# RV coefficient

In statistics, the RV coefficient[1] is a multivariate generalization of the squared Pearson correlation coefficient (because the RV coefficient takes values between 0 and 1).[2] It measures the closeness of two set of points that may each be represented in a matrix.

The major approaches within statistical multivariate data analysis can all be brought into a common framework in which the RV coefficient is maximised subject to relevant constraints. Specifically, these statistical methodologies include:[1]

One application of the RV coefficient is in functional neuroimaging where it can measure the similarity between two subjects' series of brain scans[3] or between different scans of a same subject.[4]

## Definitions

The definition of the RV-coefficient makes use of ideas[5] concerning the definition of scalar-valued quantities which are called the "variance" and "covariance" of vector-valued random variables. Note that standard usage is to have matrices for the variances and covariances of vector random variables. Given these innovative definitions, the RV-coefficient is then just the correlation coefficient defined in the usual way.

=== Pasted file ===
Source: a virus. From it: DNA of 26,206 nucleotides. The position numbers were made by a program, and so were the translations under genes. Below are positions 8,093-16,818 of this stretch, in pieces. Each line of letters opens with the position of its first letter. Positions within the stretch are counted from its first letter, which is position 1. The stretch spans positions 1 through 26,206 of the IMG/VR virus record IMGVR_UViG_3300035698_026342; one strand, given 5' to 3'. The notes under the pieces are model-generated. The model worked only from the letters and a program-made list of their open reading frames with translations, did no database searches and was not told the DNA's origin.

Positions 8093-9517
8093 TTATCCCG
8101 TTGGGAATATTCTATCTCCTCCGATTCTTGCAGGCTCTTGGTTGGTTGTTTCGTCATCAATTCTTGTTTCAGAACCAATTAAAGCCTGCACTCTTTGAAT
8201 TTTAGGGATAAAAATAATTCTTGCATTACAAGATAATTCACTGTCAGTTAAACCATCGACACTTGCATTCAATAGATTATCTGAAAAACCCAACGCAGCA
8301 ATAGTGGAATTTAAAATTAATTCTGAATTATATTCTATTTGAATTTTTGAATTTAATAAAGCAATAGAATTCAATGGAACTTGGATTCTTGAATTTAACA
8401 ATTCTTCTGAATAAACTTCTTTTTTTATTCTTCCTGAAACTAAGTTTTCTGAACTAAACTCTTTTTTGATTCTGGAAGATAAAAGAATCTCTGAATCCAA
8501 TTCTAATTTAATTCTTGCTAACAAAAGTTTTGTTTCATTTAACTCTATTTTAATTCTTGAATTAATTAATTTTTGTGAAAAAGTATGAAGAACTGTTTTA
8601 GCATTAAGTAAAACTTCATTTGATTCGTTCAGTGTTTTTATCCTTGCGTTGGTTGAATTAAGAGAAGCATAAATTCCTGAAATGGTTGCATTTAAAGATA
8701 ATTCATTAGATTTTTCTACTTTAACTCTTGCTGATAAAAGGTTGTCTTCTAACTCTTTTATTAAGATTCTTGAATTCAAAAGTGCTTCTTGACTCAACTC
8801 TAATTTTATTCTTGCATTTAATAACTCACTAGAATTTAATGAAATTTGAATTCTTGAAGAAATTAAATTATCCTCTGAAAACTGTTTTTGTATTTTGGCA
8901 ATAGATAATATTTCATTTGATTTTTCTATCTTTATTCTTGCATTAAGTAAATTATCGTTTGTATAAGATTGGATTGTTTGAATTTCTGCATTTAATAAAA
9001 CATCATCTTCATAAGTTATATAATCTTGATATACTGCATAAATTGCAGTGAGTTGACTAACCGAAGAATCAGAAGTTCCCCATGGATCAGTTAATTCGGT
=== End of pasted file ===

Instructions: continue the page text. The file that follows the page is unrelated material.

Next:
Suppose that X and Y are matrices of centered random vectors (column vectors) with covariance matrix given by

${\displaystyle \Sigma _{XY}=\operatorname {E} (X^{T}Y)\,,}$

then the scalar-valued covariance (denoted by COVV) is defined by[5]

${\displaystyle \operatorname {COVV} (X,Y)=\operatorname {Tr} (\Sigma _{XY}\Sigma _{YX})\,.}$

The scalar-valued variance is defined correspondingly:

${\displaystyle \operatorname {VAV} (X)=\operatorname {Tr} (\Sigma _{XX}^{2})\,.}$

With these definitions, the variance and covariance have certain additive properties in relation to the formation of new vector quantities by extending an existing vector with the elements of another.[5]

Then the RV-coefficient is defined by[5]

${\displaystyle \mathrm {RV} (X,Y)={\frac {\operatorname {COVV} (X,Y)}{\sqrt {\operatorname {VAV} (X)\operatorname {VAV} (Y)}}}\,.}$